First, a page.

Autistic individuals can:

  • Have communication challenges. These can range from not speaking at all to needing longer to process information and express themselves.
  • Prefer routines and can engage in repetitive behaviour. Unexpected changes or changes in routine can be uncomfortable and upsetting for individuals on the autism spectrum.
  • Experience intense anxiety in social situations. Understanding social situations and how to act appropriately can be very tiring and stressful.
  • Have sensory issues with noise, light, smell and touch. This can include being both under- or over-sensitive to different sensory inputs. Moreover, this can lead to a sensory overload, where the situation becomes too much to cope with.

Autistic strengths

Autism is often thought of as a disability. But we must not overlook some of the incredible strengths that many autistic individuals have. Now, I’m not talking about the stereotypical ‘super-smart’ amazingly talented whizz-kids that we see in documentaries. And I also do not wish to generalise. As I’ve mentioned, autism is a spectrum disorder with every individual being unique, such is the case in the typical community. However, it is still important to recognise the strengths in all abilities.

The everyday differences in how autistic individuals view the world can bring a whole host of positive attributes. An intense focus and increased attention to detail mean that individuals on the autism spectrum can be more creative in thought. This often means they are able to take a more considered and reflective approach when problem-solving or considering various issues. Furthermore, autistic individuals are genuinely honest and full of integrity, which can provide a breath of fresh air in today’s world!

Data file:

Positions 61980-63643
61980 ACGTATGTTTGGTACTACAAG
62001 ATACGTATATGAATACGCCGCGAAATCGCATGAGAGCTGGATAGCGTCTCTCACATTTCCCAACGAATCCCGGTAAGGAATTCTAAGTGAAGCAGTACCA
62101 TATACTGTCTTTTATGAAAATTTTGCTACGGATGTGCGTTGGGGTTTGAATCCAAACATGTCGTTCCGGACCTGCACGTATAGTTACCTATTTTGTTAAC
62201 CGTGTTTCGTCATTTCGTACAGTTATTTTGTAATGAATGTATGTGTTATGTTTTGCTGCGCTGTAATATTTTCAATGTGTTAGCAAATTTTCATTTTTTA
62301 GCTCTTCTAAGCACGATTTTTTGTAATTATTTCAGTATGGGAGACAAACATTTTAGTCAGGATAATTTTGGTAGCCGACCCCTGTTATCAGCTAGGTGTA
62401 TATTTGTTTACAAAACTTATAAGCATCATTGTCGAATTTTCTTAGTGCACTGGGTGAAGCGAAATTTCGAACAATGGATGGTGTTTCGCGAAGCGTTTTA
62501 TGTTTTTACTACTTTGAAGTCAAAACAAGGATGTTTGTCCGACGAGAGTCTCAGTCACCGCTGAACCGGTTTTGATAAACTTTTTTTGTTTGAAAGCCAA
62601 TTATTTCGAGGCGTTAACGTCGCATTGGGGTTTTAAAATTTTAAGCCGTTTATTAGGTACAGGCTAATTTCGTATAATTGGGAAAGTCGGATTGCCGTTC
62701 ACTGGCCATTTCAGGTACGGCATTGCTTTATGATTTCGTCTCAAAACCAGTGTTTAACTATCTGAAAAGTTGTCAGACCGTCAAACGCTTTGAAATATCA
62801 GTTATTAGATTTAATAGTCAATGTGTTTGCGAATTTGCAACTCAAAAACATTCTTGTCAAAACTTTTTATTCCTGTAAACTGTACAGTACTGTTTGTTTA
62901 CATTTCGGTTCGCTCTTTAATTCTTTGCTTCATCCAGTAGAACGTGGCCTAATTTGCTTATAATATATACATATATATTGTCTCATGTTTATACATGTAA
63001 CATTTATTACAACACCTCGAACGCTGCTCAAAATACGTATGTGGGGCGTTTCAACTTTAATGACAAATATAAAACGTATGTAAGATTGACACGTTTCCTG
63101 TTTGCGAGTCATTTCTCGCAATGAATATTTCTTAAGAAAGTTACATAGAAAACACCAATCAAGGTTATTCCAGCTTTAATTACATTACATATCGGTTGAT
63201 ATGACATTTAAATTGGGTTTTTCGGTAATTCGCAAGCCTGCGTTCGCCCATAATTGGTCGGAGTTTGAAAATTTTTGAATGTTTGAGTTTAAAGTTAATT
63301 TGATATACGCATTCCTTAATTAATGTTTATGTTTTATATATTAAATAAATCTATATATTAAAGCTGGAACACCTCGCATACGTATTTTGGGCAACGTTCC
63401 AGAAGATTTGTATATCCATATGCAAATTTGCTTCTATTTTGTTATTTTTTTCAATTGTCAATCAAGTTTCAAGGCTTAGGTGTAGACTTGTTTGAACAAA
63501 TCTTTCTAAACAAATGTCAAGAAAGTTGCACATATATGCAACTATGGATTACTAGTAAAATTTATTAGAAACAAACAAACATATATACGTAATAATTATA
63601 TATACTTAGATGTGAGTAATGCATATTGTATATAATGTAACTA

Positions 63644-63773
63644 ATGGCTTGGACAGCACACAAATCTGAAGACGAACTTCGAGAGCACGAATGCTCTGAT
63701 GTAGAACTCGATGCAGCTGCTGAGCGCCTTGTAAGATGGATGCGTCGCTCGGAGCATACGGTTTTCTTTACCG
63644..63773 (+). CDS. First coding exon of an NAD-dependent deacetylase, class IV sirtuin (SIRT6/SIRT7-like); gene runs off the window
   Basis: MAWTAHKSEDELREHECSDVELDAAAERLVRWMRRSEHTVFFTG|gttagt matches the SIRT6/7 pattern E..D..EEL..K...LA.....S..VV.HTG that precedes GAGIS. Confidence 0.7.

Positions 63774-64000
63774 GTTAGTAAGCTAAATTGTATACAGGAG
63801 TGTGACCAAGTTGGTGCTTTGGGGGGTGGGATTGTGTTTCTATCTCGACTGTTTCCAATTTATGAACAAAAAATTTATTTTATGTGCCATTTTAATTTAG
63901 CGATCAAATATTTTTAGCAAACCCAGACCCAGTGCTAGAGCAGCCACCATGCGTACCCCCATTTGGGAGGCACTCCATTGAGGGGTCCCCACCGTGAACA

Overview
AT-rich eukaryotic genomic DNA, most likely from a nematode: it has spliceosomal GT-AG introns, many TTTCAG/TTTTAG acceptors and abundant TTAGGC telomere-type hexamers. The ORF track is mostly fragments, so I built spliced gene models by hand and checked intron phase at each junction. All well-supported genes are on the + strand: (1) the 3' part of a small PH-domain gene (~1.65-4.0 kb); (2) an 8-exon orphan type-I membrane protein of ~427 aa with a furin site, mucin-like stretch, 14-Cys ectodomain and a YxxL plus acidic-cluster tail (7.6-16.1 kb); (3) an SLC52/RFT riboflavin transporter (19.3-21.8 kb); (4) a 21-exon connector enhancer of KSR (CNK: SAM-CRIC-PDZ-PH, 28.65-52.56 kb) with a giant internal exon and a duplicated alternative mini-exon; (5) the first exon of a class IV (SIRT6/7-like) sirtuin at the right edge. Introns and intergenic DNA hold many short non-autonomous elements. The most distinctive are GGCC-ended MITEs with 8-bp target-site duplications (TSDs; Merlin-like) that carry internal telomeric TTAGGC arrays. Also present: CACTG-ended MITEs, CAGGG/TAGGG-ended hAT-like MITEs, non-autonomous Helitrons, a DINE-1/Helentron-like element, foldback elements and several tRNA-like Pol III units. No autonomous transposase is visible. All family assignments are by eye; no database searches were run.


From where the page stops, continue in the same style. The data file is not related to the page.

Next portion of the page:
Autism - The Big five

Get involved – Show your support

There is so much I could write in support of World Autism Awareness Week. However, my primary aim here was to provide some food for thought and ultimately, get people talking about autism. There is a lot you can do to show your support. Even just taking a few more minutes to find out more about autism from the links below would make a difference. Why not consider joining the NAS? Or get involved with campaigns and fundraising events such as Autism Hour and help take steps towards a more autism-friendly world.

And on that note – be sure to check out these top tips on how you can help to promote understanding and compassion and be more autism-friendly. Are you a business? Why not apply for the Autism Friendly Award!

Further reading:

What is autism? Everything you need to knowThe National Autistic Society

Get InvolvedThe National Autistic Society

Stories from the SpectrumThe National Autistic Society

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Hi, I’m Danny! 

Danny Bradley

AKA The Cruising Baker. Writer. Doctor. Cruiser. Baker. Anxiety warrior…I wear many hats, all of which add to the inspiration behind this website.


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Mental Health & WellbeingAutism: Seeing the world a little differently